Formerly known as "Creepy-chusetts, Strange-chusetts".

Monday, January 10, 2011

Massachusetts Mental Health Center, Boston

From Google Street View

Bummer, it's gone.

I knew it was abandoned, but I thought I didn't need to rush because it was on the National Register of Historic Places.

One day, I overheard the Longwood people talking about a demolition of one certain building, and I had a nagging feeling about it, and dropped by.

And here it is!

Rubble, rubble, rubble... 

Massachusetts Mental Health Center was built in 1912 as Boston Psychopathic Hospital. The center was closed in 2003. There were suggestions to renovate the facility, but well, you see what happened.

There was a handful of information about the demolition of Gaebler Children's Center. (Note: the work completed in last November. I'm planning to write about that in near future.) But until I overheard the conversation, I had no idea about this demolition. It is interesting that those hospital buildings were left abandoned for quite a while, but suddenly they've gone. Is there any reason to hurry up? Job creation?

I've been writing for many time in this blog that demolishing abandoned psychiatric hospitals may indicate that people are trying to forget about the rather uncomfortable past and PRESENT; a building has the power to represent our mind as an unspoken witness.

From Google Street View

I didn't intend to but this became another Apocalyptic post of 2011.

Locate Massachusetts Mental Health Center @ Google Map

Added on Feb 28: Check out the silvertoazzz's You Tube clip, Mass Mental Teardown. My photo is credited there!


  1. I took a couple shots of that building 5 years ago:

    I wished someone had the nerve to break in and take photos inside before it was torn down. There were lights still on in the building even though it had been boarded up for 3 years.

  2. Hi, urbpan.

    The lighting on the building in your photos is amazing. I mean, beautifully eerie. But that noodley tentacles made me chuckle.

  3. I worked here for over 3 years back in mid 70s. The teaching staff, residents, nurses, mental health workers, sociologists, administration and other staff were the most dedicated and talented people I have ever worked with... and we helped thousands of patients deal with very difficult problems. God bless all of those patients...

  4. Hi Anon,

    Thank you for sharing your history to us!

    Did you check out the Silvertoazzz you tube? He beautifully presented the old footage of the center.

  5. Great pictures you should try and get into the Mclean tunnels,i think it would be very easy to do

  6. Thanks Anon,

    I wish McLean or any hospitals had a tunnel tour or something like that...

  7. I have another perspective. I am glad to see it gone.I have had the will and the strength to take it down brick by brick.I am a lesbian woman who was hospitalized as a teenager a MMHC in the 1960's to cure me of my homosexuality.Fortunately the treatment failed. I am happily married to the woman I love and we have 2 children and 2 grandchildren. In 1999, I received in person,an apology from the 1st year resident psychiatrist who admitted me as a 17 year old in 1966.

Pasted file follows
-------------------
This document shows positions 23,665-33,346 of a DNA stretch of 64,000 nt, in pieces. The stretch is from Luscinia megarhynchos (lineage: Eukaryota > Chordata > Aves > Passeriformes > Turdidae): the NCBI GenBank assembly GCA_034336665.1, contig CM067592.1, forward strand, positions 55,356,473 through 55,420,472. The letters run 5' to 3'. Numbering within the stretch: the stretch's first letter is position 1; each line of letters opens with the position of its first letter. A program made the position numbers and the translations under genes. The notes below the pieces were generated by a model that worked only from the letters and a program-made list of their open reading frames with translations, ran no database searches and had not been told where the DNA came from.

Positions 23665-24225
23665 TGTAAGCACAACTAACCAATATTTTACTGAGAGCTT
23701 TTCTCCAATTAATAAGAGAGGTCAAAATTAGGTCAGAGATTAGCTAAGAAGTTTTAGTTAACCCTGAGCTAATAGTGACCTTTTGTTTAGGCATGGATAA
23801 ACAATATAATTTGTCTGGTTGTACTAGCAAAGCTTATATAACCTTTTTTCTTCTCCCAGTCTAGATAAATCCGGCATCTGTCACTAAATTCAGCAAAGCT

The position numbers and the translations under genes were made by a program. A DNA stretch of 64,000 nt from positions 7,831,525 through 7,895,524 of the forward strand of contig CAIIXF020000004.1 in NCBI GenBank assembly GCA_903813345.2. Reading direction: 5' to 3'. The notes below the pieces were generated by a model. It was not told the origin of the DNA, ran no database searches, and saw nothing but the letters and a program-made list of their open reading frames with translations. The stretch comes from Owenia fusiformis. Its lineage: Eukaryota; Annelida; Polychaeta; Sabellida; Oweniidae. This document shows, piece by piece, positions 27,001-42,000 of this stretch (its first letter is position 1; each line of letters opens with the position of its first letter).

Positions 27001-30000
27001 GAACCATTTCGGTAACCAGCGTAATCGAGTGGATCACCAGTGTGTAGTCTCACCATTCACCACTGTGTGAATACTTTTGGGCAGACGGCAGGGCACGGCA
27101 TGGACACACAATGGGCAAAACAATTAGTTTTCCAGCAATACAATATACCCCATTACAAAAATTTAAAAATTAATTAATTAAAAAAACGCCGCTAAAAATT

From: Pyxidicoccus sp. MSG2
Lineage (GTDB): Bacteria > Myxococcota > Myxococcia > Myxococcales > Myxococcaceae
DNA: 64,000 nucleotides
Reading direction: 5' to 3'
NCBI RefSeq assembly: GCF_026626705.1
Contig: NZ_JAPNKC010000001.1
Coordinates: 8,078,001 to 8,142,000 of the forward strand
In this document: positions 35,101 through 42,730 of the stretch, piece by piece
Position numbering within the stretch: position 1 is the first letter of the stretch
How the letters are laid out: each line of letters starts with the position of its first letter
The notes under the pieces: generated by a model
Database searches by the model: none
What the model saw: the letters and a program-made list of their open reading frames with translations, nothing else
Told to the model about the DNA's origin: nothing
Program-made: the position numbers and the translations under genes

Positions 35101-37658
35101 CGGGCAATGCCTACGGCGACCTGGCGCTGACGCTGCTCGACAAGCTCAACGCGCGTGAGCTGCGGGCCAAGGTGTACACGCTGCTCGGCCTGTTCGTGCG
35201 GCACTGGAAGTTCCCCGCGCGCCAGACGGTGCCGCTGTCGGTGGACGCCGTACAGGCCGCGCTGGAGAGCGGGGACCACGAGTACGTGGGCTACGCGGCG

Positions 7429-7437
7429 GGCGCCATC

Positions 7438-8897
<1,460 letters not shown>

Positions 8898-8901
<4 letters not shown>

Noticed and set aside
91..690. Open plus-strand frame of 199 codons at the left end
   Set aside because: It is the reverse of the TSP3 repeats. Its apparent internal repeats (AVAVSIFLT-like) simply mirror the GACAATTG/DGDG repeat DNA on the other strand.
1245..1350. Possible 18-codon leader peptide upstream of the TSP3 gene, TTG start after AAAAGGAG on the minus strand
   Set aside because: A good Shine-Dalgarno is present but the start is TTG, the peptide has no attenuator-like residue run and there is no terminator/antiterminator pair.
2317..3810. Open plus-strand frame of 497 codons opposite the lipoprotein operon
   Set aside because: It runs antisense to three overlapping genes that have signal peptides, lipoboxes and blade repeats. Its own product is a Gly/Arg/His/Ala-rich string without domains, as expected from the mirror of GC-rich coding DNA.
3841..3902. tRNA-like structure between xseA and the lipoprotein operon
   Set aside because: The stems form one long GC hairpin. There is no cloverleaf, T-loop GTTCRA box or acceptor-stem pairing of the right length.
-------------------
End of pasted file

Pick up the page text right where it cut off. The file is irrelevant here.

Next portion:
8. Hi Anon,

    I'm so glad you didn't get cured! I'm glad you fought so hard for your identity!

    I was thinking about Lou Reed as I was reading your comment. It always astonishes, saddens, and enrages me that how not only the authority but us as a human being are capable of destroying a person's natural feeling, identity, and life under the banner of "rational" science. It's plain cruel.

    Have you read my past post about institutionalized single mothers in the 20's? Including your case, I cannot help thinking that the way we define sanity/ insanity is under a very shaky ground.

    Say hello to your lovely family. If you are willing to share more of your life story with us, I'd be delighted to listen. (creepychusetts[at]

    Take care,

  9. Shuko, Thank you for your generous and caring response. Thank you also for the reference to Lou Reed. He has a great story of courage, survival and a path towards wholeness, although a much different path than mine.
    In November 2009, on a very early on Sunday morning with torrential rain I drove into Boston and took my own photos. I also took a piece of the front steps and a brick. I have used the photos in making a collage of healing and the slate slab and bricks are the base for a cactus garden.
    The process of coming to terms with the horrific experience has taken more than 40 years. I am now trying to speak about it as a way of dealing with the isolation and shame. I know personally of no other person who has had an experience of being hospitalized as a teen when the only diagnosis was "homosexual tendencies" and "anxiety" (scared to death of coming out.)

  10. Hi again,

    I praise your courage to face the traumatic past in order to lessen the pain.

    I think bringing the bricks and slate slabs back to your garden has a great symbolic meaning; now you are living with the past, the years you always wanted to erase from your mind completely, acknowledging that it is the "base" (like the things in your garden) of your life. I hope your cactus keeps growing tough 'n strong like you!

    I know we are complete strangers, but when things are tough, please remember that I'm on your side! When you happen to come Massachusetts again, even not, you could send me an email written on my previous message.